Written by Alex Garvey • Published 02nd February 2015
How to influence Government policy with a political PR campaign
For all PR agencies the key challenge, the reason they exist, is to gain relevant coverage for their clients. Securing space in media outlets will always offer a benefit to a business or individual, but at The PHA Group we are increasingly being tasked with taking this one step further, to generate coverage which will catch the publics’ eye and heap pressure on politicians and policy-makers.
Here, in the run up to May’s General Election, we outline our PR campaign top five tips in securing hard-hitting coverage which will bring large-scale issues to the public’s attention and give the government something to think about as they continue to review policy.
Tip 1: Make the issue relatable
The first point is perhaps the most important, whatever the issue, no matter how complex, it needs to be boiled down to the essentials. Forget how it may affect large companies or groups, instead look at how it could impact the average person on the street, the Joe or Joanne Bloggs. After all, these are the people who buy papers, who will discuss the issue (in its summarised format) with their friends over a drink, and who ultimately will decide which party is in power come the 8 May.
Strip the issue back to three basic points which must then be reaffirmed at every opportunity to ensure that the message sticks, people realise why it is relevant to them and ultimately why they should care.
Case studies are an excellent way of doing this, getting ‘normal’ people to explain how the issue has (or would) affect them. People like to hear about other people, it’s in our nature, and a story from a seemingly third party advocate is a powerful way of quickly conveying an emotive, compelling message.
Tip 2: Find and train highly credible spokespersons
If you are preparing for what could be a public battle with the government you must be prepared to debate the issue, in the public domain (on TV and radio), against experienced and knowledgeable people. Therefore it is essential that you secure a credible spokesperson (or spokespersons if relevant) knowledgeable (have all facts to hand at all times) and confident in pressured media environments. In a broadcast interview you will have less than five minutes to get your key arguments across and we recommend media training leading spokespeople to ensure their statement packs the greatest possible punch, in often challenging situations.
Spokespeople don’t always need to come directly from the organisation, with third party endorsement from charities, think tanks and leading industry figures a powerful tool.
Tip 3: Question, query and question again
One of the biggest weapons in the government’s armoury, particularly when arguing why their point should be listened to and accepted, is stats. They can put them together quickly and with seeming credibility, to summarise an issue in one line or figure.
Yet dig a little deeper, perhaps through a Freedom of Information request and often it becomes apparent that the info being peddled to the public is far from what it seems. Question the figures, extrapolate, compare, and see where the truth really lies.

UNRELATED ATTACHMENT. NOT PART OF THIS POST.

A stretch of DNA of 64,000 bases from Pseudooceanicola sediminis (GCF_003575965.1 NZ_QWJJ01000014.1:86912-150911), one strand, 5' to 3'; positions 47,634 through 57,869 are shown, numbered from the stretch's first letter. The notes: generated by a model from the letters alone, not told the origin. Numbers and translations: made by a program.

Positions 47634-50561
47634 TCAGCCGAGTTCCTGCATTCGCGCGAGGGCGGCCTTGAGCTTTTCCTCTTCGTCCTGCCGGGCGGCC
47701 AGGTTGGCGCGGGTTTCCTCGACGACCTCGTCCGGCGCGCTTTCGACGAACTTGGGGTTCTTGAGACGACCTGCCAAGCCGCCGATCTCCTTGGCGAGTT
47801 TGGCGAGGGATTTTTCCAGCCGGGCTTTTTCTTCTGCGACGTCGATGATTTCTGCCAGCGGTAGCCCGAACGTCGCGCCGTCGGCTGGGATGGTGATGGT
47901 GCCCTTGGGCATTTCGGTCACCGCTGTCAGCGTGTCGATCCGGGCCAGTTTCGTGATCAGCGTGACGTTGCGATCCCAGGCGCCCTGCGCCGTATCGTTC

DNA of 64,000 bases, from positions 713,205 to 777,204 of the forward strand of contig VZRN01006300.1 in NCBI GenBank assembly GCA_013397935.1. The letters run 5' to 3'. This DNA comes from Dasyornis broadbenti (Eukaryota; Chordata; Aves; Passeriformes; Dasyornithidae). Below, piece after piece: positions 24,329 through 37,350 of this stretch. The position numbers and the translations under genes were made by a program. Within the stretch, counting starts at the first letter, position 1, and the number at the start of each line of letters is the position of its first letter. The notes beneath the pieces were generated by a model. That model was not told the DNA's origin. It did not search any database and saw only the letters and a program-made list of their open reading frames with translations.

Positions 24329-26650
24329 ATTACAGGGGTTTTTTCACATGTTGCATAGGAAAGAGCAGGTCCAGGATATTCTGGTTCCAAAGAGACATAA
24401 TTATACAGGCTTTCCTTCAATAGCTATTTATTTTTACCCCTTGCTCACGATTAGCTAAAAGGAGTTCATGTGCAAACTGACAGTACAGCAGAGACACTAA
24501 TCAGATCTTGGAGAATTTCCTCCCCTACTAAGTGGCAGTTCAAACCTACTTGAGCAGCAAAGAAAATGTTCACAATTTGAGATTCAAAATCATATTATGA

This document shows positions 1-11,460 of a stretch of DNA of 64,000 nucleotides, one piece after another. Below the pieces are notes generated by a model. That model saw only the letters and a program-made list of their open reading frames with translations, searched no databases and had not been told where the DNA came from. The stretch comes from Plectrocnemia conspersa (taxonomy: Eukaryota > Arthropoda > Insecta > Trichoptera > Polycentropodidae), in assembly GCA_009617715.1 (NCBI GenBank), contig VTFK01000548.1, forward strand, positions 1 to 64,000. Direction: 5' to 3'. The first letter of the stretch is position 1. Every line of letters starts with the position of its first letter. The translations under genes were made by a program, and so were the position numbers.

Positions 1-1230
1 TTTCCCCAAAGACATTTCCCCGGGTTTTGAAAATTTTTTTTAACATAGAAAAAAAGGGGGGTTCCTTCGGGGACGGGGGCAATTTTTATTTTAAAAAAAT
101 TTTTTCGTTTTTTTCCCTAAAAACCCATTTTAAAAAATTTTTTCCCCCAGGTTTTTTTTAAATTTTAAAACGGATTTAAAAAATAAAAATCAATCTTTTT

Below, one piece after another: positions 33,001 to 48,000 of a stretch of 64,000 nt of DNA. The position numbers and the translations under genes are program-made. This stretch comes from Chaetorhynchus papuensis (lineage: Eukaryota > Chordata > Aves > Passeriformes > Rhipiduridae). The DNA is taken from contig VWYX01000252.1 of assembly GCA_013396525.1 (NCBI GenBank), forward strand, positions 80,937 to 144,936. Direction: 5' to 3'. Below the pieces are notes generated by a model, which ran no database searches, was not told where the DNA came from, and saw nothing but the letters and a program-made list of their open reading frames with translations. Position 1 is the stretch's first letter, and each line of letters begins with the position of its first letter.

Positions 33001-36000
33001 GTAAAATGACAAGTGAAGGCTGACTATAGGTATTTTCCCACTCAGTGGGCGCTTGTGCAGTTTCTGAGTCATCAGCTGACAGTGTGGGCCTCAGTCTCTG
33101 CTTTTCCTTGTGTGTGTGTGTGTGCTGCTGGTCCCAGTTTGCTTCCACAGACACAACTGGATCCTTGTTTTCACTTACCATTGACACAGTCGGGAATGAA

We did so repeatedly in our fight to protect the British legal system against savage £220m cuts, in one instance speaking with a number of firms slammed for their ‘exorbitant’ earnings from Legal Aid. By digging a little deeper the millions of pounds being quoted in the press were actually spread across thousands of cases, something the government, and paper in question, failed to mention. The result, a powerful double page counter article the following week to set the record straight.
Yes, lots of figures are accurate, but never be afraid to take a closer look as you may strike PR gold.
Tip 4: Produce your own research
As the government puts out white papers and reports supporting their cases there is no reason why you cannot do the same, with equal effect and often at a fraction of the price. A well-planned independent survey, for example, can really hold weight with the press and fresh findings are always a good way of rekindling a story.
When working with the International Consortium of British Pensioners they commissioned a OnePoll survey looking at the impact of frozen pensions on those from the Black and Minority Ethnic (BME) communities in the UK, finding that significant savings, way above those highlighted by the government, could be made should pensions be unfrozen. The result, quality data which flew in the face of the information being produced by the government.
Tip 5: Constantly reassess
Government proposals / legislation rarely happen in a short space of time and when fighting an ongoing battle it is important to constantly ask, ‘What do the public think?’ and ‘What do the government think?’, tailoring your message accordingly.
Things can change extremely quickly in both the press and political worlds and what may be a convincing argument one day can be eradicated by events totally outside of your control. With this in mind, you should always have a Plan B, which you are able to employ when Plan A is no longer working.
Tackling the government can be a difficult task however by doing so you may be able to change policy (no small feat), have plans dropped completely and even save an industry or demographic real heartache – and there is no greater feeling.